I am a hippy. Probably. I like strange teas, I vote green, I have my nose pierced. But when it comes to birth, it seems I am at odds with much alternative thinking.
When I was pregnant last year, people started to ask me about my choices for birthing my baby. Implicit in many of these questions, and explicit in some of them, was the assumption that the most right on, empowered, feminist decision I could make would be to have my baby at home.
I was warned again and again to cultivate a mistrust of the medical profession, which people assured me wanted nothing more than to take over my birth, to disempower me. Ideas of patriarchal oppression merged with historical accounts of women mistreated in hospitals and resulted in a sort of nostalgia for an imagined, idealised past populated by wise women midwives. Doctors were a hand of pariarchy, quick to remove a woman's powerful, intuitive oneness with her body, her baby and the birthing process.
I know in the past there have been terrible practices enacted against pregnant mothers by doctors. I know horrible situations still arise today and women are left feeling out of control, unlistened to and even violated. I know in many parts of the world women are treated horrendously on a regular basis. But despite all of that, I feel like a real disservice is being done to both pregnant women and the medical profession by the alternative birth discourse.
I am likely to be more temperate in my views of modern medicine, because of father is one of the medical profession. He is a nurse by the way, not a doctor, which straight away somewhat disrupts the patriarchal angle on his job. He was in paediatrics when I was a kid. He's in neonatal medicine now. I can confidentially assert that he doesn't want to disempower anyone. He wants to help.
And things can go wrong.
I had fears around pregnancy before I ever experienced it because of knowing about his job. These latent fears made it all the more shattering then when my first pregnancy ended at five months with the death of my baby girl in utero. Her stillbirth was my first experience of labour and birth. It was also my first encounter first hand with the medical profession. They were incredible. Everyone we encountered treated me and my partner with compassion and respect. More, they treated the body of our baby with this same respect and care.
Earlier this year I had my second encounter with birth. Because of the loss of my first child I was anxious - deeply and pervasively - but even before her loss, the idea of giving birth at home, away from the quick medical care I could receive in a hospital never felt more empowering to me.
For me, the most empowered choice I could make was to go into hospital. Yes, I made this choice because I was afraid. But I also made it because I trusted that the doctors and consultants we met with frequently through my fraught second pregnancy only wanted what was best for me and my unborn daughter. I trusted that if they decided any interventions were needed, that would be the best choice.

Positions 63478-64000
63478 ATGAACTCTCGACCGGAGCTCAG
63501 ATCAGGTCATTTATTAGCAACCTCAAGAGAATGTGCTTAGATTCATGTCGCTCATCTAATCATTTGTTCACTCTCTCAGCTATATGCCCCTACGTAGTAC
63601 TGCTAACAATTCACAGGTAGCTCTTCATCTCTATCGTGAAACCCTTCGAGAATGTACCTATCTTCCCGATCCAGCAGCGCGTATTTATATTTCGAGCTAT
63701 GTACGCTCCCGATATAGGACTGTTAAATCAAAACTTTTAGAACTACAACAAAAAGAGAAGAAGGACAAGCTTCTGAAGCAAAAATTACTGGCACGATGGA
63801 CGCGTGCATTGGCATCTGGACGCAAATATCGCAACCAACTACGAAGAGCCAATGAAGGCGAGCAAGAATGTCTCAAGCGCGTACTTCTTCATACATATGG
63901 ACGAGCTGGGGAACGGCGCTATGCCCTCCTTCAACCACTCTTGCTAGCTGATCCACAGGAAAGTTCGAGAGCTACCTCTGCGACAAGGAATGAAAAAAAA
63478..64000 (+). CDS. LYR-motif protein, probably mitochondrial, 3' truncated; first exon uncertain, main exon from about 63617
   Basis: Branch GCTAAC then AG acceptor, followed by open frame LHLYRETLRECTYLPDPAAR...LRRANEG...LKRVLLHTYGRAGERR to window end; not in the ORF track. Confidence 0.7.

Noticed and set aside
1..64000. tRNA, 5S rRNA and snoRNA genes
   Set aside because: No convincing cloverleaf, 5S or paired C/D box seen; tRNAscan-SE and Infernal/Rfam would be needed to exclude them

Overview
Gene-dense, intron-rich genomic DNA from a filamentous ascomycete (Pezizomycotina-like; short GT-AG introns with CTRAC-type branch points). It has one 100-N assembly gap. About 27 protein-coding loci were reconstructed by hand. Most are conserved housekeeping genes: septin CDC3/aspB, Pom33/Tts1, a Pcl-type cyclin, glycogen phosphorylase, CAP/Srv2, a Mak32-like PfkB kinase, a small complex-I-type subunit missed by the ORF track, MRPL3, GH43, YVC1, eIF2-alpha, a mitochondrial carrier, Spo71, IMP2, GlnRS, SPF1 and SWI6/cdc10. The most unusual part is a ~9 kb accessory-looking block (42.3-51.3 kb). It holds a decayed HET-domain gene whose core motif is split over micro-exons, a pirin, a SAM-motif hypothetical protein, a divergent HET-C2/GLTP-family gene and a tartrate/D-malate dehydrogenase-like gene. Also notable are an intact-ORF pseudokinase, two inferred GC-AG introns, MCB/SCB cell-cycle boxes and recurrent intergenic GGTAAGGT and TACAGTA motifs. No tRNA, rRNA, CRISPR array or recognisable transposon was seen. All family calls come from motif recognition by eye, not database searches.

I trusted my intuition where that was appropriate, but intuition cannot, for example,tell you your baby's heart rate during contractions. There is a machine that can, and I took comfort in knowing that machine and my midwife had a watchful eye on my baby whilst we worked together to bring her into the world.
Yes, the room where we (my baby worked hard with me) gave birth was devoid of candles or music or home comforts. It was full of medical equipment. But no amount of machinery can distance you from the sheer, incredible, awe inspiring act of giving birth. In fact, the enormity of the physical sensations make one's surroundings quickly feel pretty damn irrelevant.
I was never pressured to have interventions which - luckily - were not needed. I gave birth without any form of pain relief - paracetamol included.
I'm writing this because I would never want a woman to feel as if she had somehow failed by choosing or ending up in hospital to deliver her babies. I don't want women to feel afraid that the medical profession will take over for no reason other than to flex the muscle of male dominance (just to add, ALL the doctors and consultants we met with were women). No one wants to make more work for themselves in hospital. They want to ensure the safety of the mother and the baby.
I chose hospital for the blessed event of my babies safe delivery. It's true that fear affected my decision, but since losing my first baby I have learnt just how tragically common it is to encounter problems during childbirth.
Sadly, the story that is so often told of women's intuitive and bodily power is not always true. For me, I did not feel powerful when I was pregnant. I felt humble. Just as I accept, finally, that the death of my first baby was not my fault, so the life of my second my baby is not my doing either. Nature, life, call it what you will, made her live. Nature grew her inside me. I did nothing. I only observed with wonder as my body swelled.
I did feel power as I gave birth. But it was not my power. It was leant to me by biology, by nature. Maybe by my daughter too. I felt great power in that hospital room, with the midwife watching on calmly, with my partner beside me.
Everyone should have the right to choose where and how they feel safe to give birth, be that at home or in a delivery ward. Everyone should have the right not to feel pressured or judged for their choices - by the mainstream medical profession but also by the voice of the alternative.
I wish hospitals and their staff would stop being demonised and start being recognised for the incredible work they do.